Thursday, March 17, 2005
How I Got Here, Part 15
Happy Thursday, all. I’m posting from Mt. Hermon, where I needed to report two days early as a person on critique staff. One of the comments suggested I tell you stories from Mount Hermon. I promise to do that as, er, situations arise. The conference doesn’t really start until Friday noon.
For now I’ll return to my story. The night that would change my writing—and my life.
Quick recap. Remember I had been a Christian for years. Raised in a Christian home, and now living in a marriage founded on God. Was active in the church. But I couldn’t seem to have much joy in my Christian walk. And my writing was definitely for me. Bottom line, Jesus was my Savior but not my Lord. I was.
One night I attended a prayer meeting in a couple’s home. I will not go into the details—that would take even more time than I’m already taking. But I’ll tell you the end result. God met me in that meeting. He healed me of some past baggage and poured out His Spirit, filling me up. I literally walked out of that meeting seeing the world through different eyes. And suddenly, I was hungry—no, starved—for input about God. I was like that robot in the movie that would run through the library and read every book just to keep himself getting ye ol’ input.
I craved anything with a Christian message in it. Christian music. Reading the Bible. Praying. I craved a close relationship with God. And I did something I should have done over 8 years before, when I began learning how to write fiction. I gave my writing to God. Can you imagine? Actually asked Him—who’d given me the talent and drive for writing in the first place—what He’d like me to do with it.
What a concept.
So I read the Bible, and read and read. And prayed and prayed. My Christian life was totally revamped, revitalized. I was running on the energy of the Holy Spirit rather than my own. Trust me, the Spirit’s is better.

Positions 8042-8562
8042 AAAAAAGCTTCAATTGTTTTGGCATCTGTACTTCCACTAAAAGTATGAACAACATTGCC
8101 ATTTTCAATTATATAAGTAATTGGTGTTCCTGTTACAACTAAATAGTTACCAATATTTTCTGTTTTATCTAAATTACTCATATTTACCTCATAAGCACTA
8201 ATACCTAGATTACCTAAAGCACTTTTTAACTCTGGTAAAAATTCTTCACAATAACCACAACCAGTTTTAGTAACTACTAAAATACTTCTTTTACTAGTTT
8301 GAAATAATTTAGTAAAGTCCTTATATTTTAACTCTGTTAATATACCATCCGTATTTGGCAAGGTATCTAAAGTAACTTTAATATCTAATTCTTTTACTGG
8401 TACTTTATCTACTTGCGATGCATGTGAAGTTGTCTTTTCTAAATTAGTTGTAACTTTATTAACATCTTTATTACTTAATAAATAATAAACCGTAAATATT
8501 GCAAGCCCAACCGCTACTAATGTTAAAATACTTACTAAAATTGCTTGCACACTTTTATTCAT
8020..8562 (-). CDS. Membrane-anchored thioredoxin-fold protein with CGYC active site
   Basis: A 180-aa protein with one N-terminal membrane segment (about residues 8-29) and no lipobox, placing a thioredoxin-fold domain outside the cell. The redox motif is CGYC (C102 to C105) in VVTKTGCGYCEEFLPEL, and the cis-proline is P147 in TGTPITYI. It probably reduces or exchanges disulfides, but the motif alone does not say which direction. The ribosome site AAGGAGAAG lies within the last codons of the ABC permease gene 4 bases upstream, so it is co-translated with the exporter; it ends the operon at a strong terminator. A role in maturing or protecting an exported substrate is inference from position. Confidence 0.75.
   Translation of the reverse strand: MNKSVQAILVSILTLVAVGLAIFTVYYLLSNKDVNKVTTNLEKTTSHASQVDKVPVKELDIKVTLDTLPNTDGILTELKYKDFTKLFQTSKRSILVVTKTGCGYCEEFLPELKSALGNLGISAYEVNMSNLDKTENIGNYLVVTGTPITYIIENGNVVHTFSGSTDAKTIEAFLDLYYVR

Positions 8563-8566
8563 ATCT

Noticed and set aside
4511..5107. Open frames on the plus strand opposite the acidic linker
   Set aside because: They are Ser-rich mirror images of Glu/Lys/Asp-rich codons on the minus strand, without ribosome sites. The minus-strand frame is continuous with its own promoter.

Except one thing happened. I couldn’t write fiction anymore. In fact, I couldn’t even read fiction.
I can’t tell you how much this threw me. I, who’d lived to read fiction and write fiction. I tried and tried to pick up novels. Couldn’t keep interested in ’em. Not. At. All. This was a definite problem. I’d just begin to get somewhere with the agent and the editor thing. Now I couldn’t write or even read anymore. What was I supposed to do?
I prayed. Oh, how I prayed. And one day I found myself in a Christian bookstore, in front of the fiction section. Now understand, I’d never given Christian fiction a thought. Hadn’t cared a whit about it. The Christian market? So much smaller than the secular market? Which, by the way, I was finally about ready to break into. No, I’d turned my nose up at Christian fiction before.
But now I picked up a novel. Thought maybe I’d try to read it. I did. The whole thing. And it kept my attention—riveted it, in fact. It had two worlds in one—a good story and a Christian message to feed my input soul.
So I read another one. And another. I became acquainted with the writing of this woman named Francine Rivers. Now I’d actually talked to Francine before. She had the same agent as I did. Yup, Francine was with Jane Jordan Browne when she was writing for the secular market. And when Francine became a Christian, Jane successfully took her career over to the Christian market. I loved Francine’s books. Read Redeeming Love and her Mark of the Lion trilogy. Kept feeding my input soul.
But the more Christian fiction I read, the more I couldn’t write. Plus, I had an even bigger problem. I started to look at the novels I’d written. Cast a Road Before Me and Color the Sidewalk for Me had sex scenes of couples outside marriage. Eyes of Elisha was about a psychic. I started studying the Old Testament about psychics. Found out Christians weren’t supposed to go there. At all. And I already knew sex outside marriage didn’t follow biblical principles.
Now I was finally close to selling. An editor was really interested in Sidewalk. Three production companies were looking at it for possible film rights. This after over 8 years of working, working, working for nary a dime. Finally—almost there.
And now . . . I no longer wanted to sell the book.
Read Part 16